Stoner rock from USA, seconf full-length album released in 2015.
Sun and Sail Club is Bob Balch of Fu Manchu (guitar / vocoder vocals), Scott Thomas Reeder of Kyuss / The Obsessed (production / bass) and Fu Manchu drummer Scott Reeder. Together these three musicians, heralded in their own right for spending the past few decades writing albums that would turn the world of hard rock and metal on its head, have united to create one of the most groundbreaking and arguably most pummeling and original albums the world has ever known.
01 - Krokodil Dental Plan
02 - Dresden Firebird Freakout
03 - Baba Yoga Bastard Patrol
04 - Migraine With A Chainsaw Reduction
05 - Level Up, Shut It Down
06 - Fever Blister and the Great White Dope
07 - Full Tilt Panic
08 - Alien Rant Factory
09 - Inside Traitor, Outside View
10 - Cypherpunk Roulette
Label: Satin Records
Tony Adolescent makes a good X-factor. The lead singer of long-running Cali punkers The Adolescents — aka Tony Cadena — brings not only a distinct personality to Sun and Sail Club‘s second album, The Great White Dope (out May 12), and what seems to be a genuine love of wordplay, but his approach meshes well with the speedier material conjured this time around by guitarist Bob Balch and drummer Scott Reeder (both Fu Manchu) and bassist Scott Thomas Reeder (also Fireball Ministry, The Obsessed, Kyuss, etc.). As with Sun and Sail Club‘s 2013 debut, Mannequin (discussed here), it’s Balch‘s guitar and songwriting as the driving force behind the project, which here makes its way efficiently through a 27-minute full-length, but ultimately, it’s how they spend that time that has shifted. Mannequin had no shortage of tight rhythmic turns, but was more progressively styled, and Balch‘s vocoder vocals gave an otherworldly aspect to the instrumentals they topped. Here, Cadena‘s voice acts as ringleader for a forward charge that blends raw punk and heavy rock tonal sensibilities, and the result is an album intense and weighted in kind.
It has an anchor at the end of each side in longer, groovier cuts “Fever Blister and the Great White Dope” and album-closer “Cypherpunk Roulette,” but even those have a sharpness to their charge that melds smoothly with the short bursts of “Full Tilt Panic,” “Inside Traitor Outside View,” “Dresden Fireball Freakout Flight,” and opener “Krokodil Dental Plan.” One barely has time to blink before the first three tracks of The Great White Dope have passed, or at least that’s how it seems going by tempo, but for all the rush, Sun and Sail Club are still writing songs, and where the first record carried an exploratory sensibility as it unfolded, this time around the material is executed with a greater sense of command and purpose. Maybe that’s a result of Balch writing in more of a comfort zone — Fu Manchu certainlysun and sail club the great white dope has its punk side, and there are moments here amid the hooks of “Baba Yaga Bastard Patrol” (a bit of a vocoder return at the end is a nice touch to nod at Mannequin) and “Alien Rant Factory” that bring that to mind — or maybe it’s just a function of the band being more comfortable working together in the studio. Either way, it works to The Great White Dope‘s advantage, and as “Migraine with a Chainsaw” recalls Black Flag‘s penchant for playing effective slowdowns against energetic thrust, Sun and Sail Club‘s fluidity manages to express itself in barely over a minute’s time.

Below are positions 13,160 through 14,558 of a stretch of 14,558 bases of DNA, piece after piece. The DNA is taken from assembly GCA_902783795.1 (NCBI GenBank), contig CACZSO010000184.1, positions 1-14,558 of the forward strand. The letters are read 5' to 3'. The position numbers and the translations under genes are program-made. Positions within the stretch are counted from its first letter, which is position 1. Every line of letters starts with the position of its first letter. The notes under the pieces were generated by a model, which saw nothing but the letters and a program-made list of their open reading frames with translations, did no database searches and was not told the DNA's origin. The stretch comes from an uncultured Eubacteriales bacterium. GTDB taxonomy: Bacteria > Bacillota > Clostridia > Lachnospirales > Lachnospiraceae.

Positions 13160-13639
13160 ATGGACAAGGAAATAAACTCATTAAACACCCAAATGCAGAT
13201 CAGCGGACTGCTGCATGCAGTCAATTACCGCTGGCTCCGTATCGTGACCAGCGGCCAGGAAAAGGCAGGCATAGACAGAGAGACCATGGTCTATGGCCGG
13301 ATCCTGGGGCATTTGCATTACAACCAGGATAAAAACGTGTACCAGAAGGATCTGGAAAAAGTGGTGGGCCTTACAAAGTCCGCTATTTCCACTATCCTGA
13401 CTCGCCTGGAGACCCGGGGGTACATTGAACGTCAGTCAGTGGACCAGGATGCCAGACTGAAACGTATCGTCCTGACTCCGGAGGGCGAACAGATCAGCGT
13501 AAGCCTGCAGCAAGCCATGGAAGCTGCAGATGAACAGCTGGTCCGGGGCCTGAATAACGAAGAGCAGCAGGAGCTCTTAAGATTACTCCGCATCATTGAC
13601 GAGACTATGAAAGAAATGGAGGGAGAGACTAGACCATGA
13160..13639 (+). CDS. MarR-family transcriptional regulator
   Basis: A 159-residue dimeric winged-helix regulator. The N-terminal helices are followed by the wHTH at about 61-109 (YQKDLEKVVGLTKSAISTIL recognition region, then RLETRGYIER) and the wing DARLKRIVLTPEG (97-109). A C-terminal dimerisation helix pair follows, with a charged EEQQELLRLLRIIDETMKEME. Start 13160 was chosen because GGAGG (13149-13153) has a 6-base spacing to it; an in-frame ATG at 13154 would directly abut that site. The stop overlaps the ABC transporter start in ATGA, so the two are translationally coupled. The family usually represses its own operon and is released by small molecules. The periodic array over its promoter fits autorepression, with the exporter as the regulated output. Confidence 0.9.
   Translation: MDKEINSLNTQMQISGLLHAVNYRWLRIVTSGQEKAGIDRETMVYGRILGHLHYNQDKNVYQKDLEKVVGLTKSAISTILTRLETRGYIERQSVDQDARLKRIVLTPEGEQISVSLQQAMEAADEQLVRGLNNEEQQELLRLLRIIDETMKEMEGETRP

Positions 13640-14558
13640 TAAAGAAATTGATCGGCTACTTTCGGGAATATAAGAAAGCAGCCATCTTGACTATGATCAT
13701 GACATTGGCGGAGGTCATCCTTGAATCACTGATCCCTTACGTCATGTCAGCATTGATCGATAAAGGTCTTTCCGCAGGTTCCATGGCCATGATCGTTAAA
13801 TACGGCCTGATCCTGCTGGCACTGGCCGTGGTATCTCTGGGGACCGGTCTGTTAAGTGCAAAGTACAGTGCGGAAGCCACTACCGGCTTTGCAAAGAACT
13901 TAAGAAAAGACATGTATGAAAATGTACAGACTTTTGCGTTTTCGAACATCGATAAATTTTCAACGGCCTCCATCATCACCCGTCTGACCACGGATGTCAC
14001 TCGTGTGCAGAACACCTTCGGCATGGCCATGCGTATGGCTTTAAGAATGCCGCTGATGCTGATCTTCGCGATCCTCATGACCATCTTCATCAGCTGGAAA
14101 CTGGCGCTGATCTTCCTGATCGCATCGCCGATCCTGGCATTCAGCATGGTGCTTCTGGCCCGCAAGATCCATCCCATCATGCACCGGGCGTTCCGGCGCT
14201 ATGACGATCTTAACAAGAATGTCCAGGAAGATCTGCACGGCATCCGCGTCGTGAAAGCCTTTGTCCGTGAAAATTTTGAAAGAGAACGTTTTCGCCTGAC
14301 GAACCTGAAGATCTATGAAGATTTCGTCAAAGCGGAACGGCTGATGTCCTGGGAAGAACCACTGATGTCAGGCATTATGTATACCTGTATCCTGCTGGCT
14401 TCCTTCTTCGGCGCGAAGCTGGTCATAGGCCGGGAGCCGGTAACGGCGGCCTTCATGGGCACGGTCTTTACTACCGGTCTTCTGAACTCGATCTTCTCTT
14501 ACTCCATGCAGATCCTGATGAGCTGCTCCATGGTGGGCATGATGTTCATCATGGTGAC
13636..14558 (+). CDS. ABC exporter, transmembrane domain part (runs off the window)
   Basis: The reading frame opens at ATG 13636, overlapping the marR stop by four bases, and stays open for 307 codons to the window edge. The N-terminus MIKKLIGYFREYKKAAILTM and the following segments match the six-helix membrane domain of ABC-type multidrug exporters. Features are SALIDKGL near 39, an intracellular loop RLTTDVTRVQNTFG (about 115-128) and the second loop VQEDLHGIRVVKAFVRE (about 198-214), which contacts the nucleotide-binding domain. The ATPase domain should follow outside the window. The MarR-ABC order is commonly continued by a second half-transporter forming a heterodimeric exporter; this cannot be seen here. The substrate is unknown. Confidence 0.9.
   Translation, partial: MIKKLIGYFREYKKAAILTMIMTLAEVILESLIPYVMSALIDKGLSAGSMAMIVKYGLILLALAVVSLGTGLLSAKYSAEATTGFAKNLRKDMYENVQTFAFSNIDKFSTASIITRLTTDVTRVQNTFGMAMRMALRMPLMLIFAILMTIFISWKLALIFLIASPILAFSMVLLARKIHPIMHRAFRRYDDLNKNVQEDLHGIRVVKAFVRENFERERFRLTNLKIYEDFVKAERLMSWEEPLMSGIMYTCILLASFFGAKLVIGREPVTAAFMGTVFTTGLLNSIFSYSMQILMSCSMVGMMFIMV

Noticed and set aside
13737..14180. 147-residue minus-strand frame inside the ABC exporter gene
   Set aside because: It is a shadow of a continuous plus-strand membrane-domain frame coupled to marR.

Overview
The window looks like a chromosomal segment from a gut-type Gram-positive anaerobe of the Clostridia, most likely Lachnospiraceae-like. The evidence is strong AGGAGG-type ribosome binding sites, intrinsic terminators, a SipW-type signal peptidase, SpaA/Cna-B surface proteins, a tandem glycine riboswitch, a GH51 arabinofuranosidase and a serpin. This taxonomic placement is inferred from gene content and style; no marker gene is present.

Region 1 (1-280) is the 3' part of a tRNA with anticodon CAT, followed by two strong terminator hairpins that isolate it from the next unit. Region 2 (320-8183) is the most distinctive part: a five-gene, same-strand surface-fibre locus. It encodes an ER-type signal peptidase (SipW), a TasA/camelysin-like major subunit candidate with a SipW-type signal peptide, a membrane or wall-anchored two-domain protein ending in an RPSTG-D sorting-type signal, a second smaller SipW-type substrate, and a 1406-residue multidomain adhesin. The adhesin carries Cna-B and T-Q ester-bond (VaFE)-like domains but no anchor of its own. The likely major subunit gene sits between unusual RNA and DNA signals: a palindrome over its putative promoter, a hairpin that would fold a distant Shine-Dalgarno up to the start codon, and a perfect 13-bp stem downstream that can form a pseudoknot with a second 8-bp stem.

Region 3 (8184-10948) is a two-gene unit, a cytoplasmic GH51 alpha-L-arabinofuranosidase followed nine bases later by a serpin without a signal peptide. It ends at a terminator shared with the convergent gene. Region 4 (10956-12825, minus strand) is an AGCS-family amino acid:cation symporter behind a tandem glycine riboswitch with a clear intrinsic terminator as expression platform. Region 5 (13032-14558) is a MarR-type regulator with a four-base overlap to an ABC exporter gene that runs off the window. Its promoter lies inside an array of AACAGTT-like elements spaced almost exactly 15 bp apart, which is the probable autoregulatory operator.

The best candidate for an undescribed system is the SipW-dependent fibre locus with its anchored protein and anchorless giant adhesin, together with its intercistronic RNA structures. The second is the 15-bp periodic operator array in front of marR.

They wouldn’t be the first tight-knit punk band in the universe, but that’s the point. What ultimately brings together Mannequin and The Great White Dope is the precision with which the second album follows up on the first. The handclaps and stomping chorus of “Level up and Shut it Down,” the near-bombtone chug of “Fever Blister and the Great White Dope” and “Cypherpunk Roulette”‘s slower moments — as well as the almost Alice in Chainsian melodicism of the latter and its delving in its second half into vocoder speech and emergent feedback drone and airy guitar noodling on a long fade to end the album — have such a sense of purpose as relates to the album as a whole, that it highlights the notion that Sun and Sail Club has become something more than a way for Balch to explore different guitar techniques. Even if they do a third record and it’s completely different than The Great White Dope, it’s the album itself here that’s the experiment, and that’s a considerable step in progression for Sun and Sail Club as a band. And to be blunt about it, they sound like they’re having a complete blast playing this stuff — even as tight and precise as it is — and that energy is infectious as The Great White Dope plays out its 10 tracks, whatever speed they might be moving at a given stretch.
At 2:01, opener “Krokodil Dental Plan” is a slamming head-turner of a punkish sprint, but with Cadena‘s teasing “Let me see/See your smile” for a chorus, the song definitely leaves an impression as it runs past. It’s my pleasure to be able to host the premiere of the song for streaming (and apparently also download, for those who’d make it their own), to be followed in the coming weeks by an interview with Balch about the evolution of the project.
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